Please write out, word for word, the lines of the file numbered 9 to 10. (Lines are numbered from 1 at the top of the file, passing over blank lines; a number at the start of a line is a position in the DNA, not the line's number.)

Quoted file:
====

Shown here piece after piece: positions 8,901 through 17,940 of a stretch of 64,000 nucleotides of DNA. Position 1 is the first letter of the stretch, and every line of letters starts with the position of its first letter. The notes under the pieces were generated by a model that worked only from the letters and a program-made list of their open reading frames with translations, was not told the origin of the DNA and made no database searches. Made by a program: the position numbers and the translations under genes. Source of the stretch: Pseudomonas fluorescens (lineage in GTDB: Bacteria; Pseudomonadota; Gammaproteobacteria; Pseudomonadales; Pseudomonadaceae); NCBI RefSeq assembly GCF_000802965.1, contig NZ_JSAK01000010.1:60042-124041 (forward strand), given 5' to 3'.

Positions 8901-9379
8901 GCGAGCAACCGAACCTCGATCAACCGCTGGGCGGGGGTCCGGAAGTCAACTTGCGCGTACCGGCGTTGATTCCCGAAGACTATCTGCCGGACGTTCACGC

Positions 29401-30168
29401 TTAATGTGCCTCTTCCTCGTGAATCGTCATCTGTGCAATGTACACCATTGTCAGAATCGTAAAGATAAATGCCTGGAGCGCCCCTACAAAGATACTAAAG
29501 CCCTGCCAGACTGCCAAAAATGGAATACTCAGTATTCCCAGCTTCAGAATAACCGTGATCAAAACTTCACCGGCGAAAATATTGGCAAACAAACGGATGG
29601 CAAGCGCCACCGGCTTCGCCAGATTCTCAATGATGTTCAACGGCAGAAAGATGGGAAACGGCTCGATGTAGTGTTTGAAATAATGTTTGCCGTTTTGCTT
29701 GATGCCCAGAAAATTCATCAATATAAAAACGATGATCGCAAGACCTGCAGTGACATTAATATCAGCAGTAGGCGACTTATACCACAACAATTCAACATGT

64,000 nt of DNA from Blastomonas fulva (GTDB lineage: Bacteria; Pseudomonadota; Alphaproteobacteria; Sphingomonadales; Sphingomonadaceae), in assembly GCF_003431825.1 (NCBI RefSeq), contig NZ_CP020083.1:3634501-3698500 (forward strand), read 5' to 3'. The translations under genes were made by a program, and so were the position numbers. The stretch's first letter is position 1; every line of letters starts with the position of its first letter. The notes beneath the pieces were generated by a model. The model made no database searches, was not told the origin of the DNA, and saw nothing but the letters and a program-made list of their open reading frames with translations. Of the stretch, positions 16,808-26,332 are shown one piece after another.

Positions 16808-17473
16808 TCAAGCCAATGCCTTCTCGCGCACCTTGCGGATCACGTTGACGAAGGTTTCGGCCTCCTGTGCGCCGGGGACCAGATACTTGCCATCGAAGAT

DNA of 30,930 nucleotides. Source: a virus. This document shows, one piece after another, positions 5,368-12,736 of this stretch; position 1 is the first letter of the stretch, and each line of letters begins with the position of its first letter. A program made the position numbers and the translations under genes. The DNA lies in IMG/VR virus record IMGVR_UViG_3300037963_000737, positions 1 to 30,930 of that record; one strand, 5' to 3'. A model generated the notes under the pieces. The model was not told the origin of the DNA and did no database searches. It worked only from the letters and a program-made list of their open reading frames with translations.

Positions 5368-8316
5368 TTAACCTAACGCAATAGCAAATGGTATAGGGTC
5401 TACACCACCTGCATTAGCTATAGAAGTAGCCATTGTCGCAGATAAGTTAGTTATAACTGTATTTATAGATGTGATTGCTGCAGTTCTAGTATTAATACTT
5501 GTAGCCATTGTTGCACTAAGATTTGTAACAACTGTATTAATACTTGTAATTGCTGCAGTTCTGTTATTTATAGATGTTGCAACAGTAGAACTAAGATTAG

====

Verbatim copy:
64,000 nt of DNA from Blastomonas fulva (GTDB lineage: Bacteria; Pseudomonadota; Alphaproteobacteria; Sphingomonadales; Sphingomonadaceae), in assembly GCF_003431825.1 (NCBI RefSeq), contig NZ_CP020083.1:3634501-3698500 (forward strand), read 5' to 3'. The translations under genes were made by a program, and so were the position numbers. The stretch's first letter is position 1; every line of letters starts with the position of its first letter. The notes beneath the pieces were generated by a model. The model made no database searches, was not told the origin of the DNA, and saw nothing but the letters and a program-made list of their open reading frames with translations. Of the stretch, positions 16,808-26,332 are shown one piece after another.

Positions 16808-17473